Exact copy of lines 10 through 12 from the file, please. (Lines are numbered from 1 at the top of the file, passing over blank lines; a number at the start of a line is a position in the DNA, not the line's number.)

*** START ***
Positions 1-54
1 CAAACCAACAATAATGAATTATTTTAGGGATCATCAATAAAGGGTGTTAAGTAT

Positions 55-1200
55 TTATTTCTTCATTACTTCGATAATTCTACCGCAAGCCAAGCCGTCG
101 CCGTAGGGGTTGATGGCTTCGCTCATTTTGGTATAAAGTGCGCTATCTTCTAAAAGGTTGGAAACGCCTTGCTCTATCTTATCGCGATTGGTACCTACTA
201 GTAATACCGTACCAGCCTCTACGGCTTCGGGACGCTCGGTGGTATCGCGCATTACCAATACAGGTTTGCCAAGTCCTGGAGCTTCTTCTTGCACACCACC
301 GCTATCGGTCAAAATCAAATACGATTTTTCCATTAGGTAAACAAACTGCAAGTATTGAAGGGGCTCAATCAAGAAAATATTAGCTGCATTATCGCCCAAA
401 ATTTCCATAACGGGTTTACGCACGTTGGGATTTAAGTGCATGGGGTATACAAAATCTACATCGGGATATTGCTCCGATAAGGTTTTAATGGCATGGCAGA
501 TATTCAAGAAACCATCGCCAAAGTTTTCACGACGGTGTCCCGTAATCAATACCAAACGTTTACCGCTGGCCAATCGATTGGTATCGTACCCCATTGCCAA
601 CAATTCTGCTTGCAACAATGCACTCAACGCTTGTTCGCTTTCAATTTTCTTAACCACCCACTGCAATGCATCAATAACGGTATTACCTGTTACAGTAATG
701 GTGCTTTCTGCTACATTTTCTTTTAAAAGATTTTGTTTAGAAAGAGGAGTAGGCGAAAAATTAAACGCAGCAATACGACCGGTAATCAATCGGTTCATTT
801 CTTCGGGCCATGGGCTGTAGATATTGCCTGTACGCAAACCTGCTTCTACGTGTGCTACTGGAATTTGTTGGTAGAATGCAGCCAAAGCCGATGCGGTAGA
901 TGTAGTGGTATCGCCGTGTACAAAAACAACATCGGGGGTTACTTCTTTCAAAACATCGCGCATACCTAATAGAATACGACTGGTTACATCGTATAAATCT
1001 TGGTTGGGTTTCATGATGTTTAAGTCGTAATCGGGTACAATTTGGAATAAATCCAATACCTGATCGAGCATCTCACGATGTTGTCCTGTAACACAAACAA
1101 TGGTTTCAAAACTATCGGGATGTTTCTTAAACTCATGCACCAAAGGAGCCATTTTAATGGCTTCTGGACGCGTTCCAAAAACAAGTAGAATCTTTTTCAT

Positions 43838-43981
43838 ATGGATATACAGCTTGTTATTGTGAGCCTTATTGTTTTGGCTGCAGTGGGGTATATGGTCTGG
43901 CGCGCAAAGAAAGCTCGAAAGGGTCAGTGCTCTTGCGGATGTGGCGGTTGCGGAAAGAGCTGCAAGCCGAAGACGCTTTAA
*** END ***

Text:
601 CAATTCTGCTTGCAACAATGCACTCAACGCTTGTTCGCTTTCAATTTTCTTAACCACCCACTGCAATGCATCAATAACGGTATTACCTGTTACAGTAATG
701 GTGCTTTCTGCTACATTTTCTTTTAAAAGATTTTGTTTAGAAAGAGGAGTAGGCGAAAAATTAAACGCAGCAATACGACCGGTAATCAATCGGTTCATTT
801 CTTCGGGCCATGGGCTGTAGATATTGCCTGTACGCAAACCTGCTTCTACGTGTGCTACTGGAATTTGTTGGTAGAATGCAGCCAAAGCCGATGCGGTAGA